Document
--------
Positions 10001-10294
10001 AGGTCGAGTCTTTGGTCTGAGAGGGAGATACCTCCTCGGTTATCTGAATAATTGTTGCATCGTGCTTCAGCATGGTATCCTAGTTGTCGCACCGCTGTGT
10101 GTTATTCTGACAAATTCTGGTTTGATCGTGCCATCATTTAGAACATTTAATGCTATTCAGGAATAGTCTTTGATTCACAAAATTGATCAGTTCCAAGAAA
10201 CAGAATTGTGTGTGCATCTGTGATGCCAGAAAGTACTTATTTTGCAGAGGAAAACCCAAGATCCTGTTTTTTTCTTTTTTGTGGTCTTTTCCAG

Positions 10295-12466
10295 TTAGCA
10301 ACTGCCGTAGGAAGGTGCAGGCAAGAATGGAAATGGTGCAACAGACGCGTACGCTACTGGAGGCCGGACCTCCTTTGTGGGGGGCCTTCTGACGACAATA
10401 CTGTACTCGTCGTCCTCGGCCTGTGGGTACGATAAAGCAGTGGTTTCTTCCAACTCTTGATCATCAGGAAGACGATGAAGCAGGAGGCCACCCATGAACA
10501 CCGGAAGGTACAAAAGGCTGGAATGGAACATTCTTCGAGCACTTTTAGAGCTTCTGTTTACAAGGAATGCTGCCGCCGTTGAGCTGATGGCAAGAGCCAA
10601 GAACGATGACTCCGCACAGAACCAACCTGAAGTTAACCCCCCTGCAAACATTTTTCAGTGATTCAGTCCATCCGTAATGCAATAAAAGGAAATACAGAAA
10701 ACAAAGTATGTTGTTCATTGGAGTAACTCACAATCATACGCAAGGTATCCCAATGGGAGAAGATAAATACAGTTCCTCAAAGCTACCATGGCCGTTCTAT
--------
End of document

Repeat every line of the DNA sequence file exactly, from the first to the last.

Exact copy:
Positions 10001-10294
10001 AGGTCGAGTCTTTGGTCTGAGAGGGAGATACCTCCTCGGTTATCTGAATAATTGTTGCATCGTGCTTCAGCATGGTATCCTAGTTGTCGCACCGCTGTGT
10101 GTTATTCTGACAAATTCTGGTTTGATCGTGCCATCATTTAGAACATTTAATGCTATTCAGGAATAGTCTTTGATTCACAAAATTGATCAGTTCCAAGAAA
10201 CAGAATTGTGTGTGCATCTGTGATGCCAGAAAGTACTTATTTTGCAGAGGAAAACCCAAGATCCTGTTTTTTTCTTTTTTGTGGTCTTTTCCAG

Positions 10295-12466
10295 TTAGCA
10301 ACTGCCGTAGGAAGGTGCAGGCAAGAATGGAAATGGTGCAACAGACGCGTACGCTACTGGAGGCCGGACCTCCTTTGTGGGGGGCCTTCTGACGACAATA
10401 CTGTACTCGTCGTCCTCGGCCTGTGGGTACGATAAAGCAGTGGTTTCTTCCAACTCTTGATCATCAGGAAGACGATGAAGCAGGAGGCCACCCATGAACA
10501 CCGGAAGGTACAAAAGGCTGGAATGGAACATTCTTCGAGCACTTTTAGAGCTTCTGTTTACAAGGAATGCTGCCGCCGTTGAGCTGATGGCAAGAGCCAA
10601 GAACGATGACTCCGCACAGAACCAACCTGAAGTTAACCCCCCTGCAAACATTTTTCAGTGATTCAGTCCATCCGTAATGCAATAAAAGGAAATACAGAAA
10701 ACAAAGTATGTTGTTCATTGGAGTAACTCACAATCATACGCAAGGTATCCCAATGGGAGAAGATAAATACAGTTCCTCAAAGCTACCATGGCCGTTCTAT